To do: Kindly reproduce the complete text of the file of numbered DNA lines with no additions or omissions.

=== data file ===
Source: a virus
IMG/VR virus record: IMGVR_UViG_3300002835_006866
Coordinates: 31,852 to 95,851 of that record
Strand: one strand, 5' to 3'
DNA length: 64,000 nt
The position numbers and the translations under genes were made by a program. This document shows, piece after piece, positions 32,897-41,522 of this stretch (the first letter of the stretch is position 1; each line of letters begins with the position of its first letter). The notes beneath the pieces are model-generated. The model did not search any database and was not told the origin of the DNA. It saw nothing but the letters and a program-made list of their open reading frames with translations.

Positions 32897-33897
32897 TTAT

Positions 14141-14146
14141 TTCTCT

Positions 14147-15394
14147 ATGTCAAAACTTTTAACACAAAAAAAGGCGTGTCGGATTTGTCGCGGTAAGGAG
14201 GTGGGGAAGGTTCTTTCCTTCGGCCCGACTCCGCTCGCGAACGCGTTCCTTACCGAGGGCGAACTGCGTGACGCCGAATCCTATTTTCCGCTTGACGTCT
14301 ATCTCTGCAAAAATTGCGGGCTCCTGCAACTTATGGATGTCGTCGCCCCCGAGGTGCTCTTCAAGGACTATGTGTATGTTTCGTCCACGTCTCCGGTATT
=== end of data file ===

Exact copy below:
Source: a virus
IMG/VR virus record: IMGVR_UViG_3300002835_006866
Coordinates: 31,852 to 95,851 of that record
Strand: one strand, 5' to 3'
DNA length: 64,000 nt
The position numbers and the translations under genes were made by a program. This document shows, piece after piece, positions 32,897-41,522 of this stretch (the first letter of the stretch is position 1; each line of letters begins with the position of its first letter). The notes beneath the pieces are model-generated. The model did not search any database and was not told the origin of the DNA. It saw nothing but the letters and a program-made list of their open reading frames with translations.

Positions 32897-33897
32897 TTAT

Positions 14141-14146
14141 TTCTCT

Positions 14147-15394
14147 ATGTCAAAACTTTTAACACAAAAAAAGGCGTGTCGGATTTGTCGCGGTAAGGAG
14201 GTGGGGAAGGTTCTTTCCTTCGGCCCGACTCCGCTCGCGAACGCGTTCCTTACCGAGGGCGAACTGCGTGACGCCGAATCCTATTTTCCGCTTGACGTCT
14301 ATCTCTGCAAAAATTGCGGGCTCCTGCAACTTATGGATGTCGTCGCCCCCGAGGTGCTCTTCAAGGACTATGTGTATGTTTCGTCCACGTCTCCGGTATT